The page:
That’s why interest rates are going to go up. Bank on it.

Believe it or not, an increase in interest rates does have benefits for the economy and for your business. It is an indication that inflation is rising and that means rising wages which turns into more consumer spending. It creates more profits for banks, who are then drawn to lend more money (future changes to the Dodd-Frank regulations could also encourage banks to lend more). It will give us more investing options and provide more income on savings not only to business owners but more importantly to retirees and individuals. It may also strengthen the U.S. dollar exchange rate, making goods and services overseas cheaper to buy.

However, there are serious downsides to an interest rate increase, particularly if rates rise too much or too fast.

It increases borrowing costs to both individuals and businesses which could affect housing and construction and investment in capital equipment. It could cause consumers to hit their credit card limits and dampen spending. It puts significant pressure on government spending (even at such low rates, interest on government debt still comprises six percent of federal spending and thanks to tax reform, this debt is expected to significant rise over the next few years). It could destabilize the stock market as money is withdrawn and funneled to other types of investments.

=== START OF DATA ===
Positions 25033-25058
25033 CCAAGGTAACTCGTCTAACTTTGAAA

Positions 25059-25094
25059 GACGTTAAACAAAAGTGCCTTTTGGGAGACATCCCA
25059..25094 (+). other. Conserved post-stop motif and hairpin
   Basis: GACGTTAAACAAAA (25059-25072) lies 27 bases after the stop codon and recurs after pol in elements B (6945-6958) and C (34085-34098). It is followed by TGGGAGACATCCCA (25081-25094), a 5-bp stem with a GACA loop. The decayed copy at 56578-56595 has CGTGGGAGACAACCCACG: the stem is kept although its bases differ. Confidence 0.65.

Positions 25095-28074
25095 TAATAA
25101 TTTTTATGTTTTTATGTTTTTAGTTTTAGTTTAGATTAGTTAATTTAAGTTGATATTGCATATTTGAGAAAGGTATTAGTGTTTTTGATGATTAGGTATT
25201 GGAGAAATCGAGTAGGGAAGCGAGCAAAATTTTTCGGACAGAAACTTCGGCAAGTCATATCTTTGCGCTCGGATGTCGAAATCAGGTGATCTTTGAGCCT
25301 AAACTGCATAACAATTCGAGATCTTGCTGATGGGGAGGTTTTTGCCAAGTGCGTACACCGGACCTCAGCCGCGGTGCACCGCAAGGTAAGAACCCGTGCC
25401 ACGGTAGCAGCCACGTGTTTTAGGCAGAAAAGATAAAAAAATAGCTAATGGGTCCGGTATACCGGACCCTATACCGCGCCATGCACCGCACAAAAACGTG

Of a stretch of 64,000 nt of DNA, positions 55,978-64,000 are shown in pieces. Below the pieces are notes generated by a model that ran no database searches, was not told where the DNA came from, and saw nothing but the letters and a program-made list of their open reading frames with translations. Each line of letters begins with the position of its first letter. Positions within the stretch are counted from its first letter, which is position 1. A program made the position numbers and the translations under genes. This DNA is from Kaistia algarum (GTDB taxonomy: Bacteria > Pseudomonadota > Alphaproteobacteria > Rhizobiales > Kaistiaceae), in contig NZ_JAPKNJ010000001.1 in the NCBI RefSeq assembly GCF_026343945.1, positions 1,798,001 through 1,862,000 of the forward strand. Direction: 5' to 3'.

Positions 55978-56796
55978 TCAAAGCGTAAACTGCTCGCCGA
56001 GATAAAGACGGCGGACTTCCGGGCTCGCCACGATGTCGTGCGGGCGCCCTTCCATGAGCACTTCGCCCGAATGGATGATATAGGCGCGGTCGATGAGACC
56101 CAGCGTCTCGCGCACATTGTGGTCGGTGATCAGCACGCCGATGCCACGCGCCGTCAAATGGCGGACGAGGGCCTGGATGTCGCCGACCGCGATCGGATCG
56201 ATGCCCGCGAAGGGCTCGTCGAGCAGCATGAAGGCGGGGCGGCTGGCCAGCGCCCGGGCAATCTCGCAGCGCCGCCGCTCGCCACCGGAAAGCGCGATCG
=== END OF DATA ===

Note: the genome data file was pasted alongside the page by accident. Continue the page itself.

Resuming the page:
But we know that interest rates are going to increase over the next couple of years. So what should you - the responsible leader and executive - be doing?  Remember, you’re paid the big bucks to look ahead and take actions.

You should be locking down rates and converting any variable debt you have into fixed loans. If you're considering a purchase that requires financing you should be getting that financing sooner rather than later and locking down those rates too. You should be inviting in your banker - and their competitors -  to look over your debt and cash provisions and recommend (translation: renegotiate) ways for you to get a better return on the cash you have and the cash you've borrowed.

You should revisit Small Business Administration loans if you're a small company or startup or even have up to 500 employees (you're still a small business, according to the SBA). These loans are government backed, sometimes offer better interest rates, and can be fixed for the long term. If you can get supplies overseas you might want to make a short list of potential overseas vendors and grow your relationships because if an interest rate rise causes a corresponding rise in the dollar you'll be positioned to buy product from them at a much lower cost.

It's our job as business managers to anticipate and plan for the times ahead so that we can successfully navigate our companies through them. Our customers, employees, suppliers, partners - and all their families who rely on us for their livelihoods are relying on us to make the right decisions. Interest rates are going up. We need to take action now.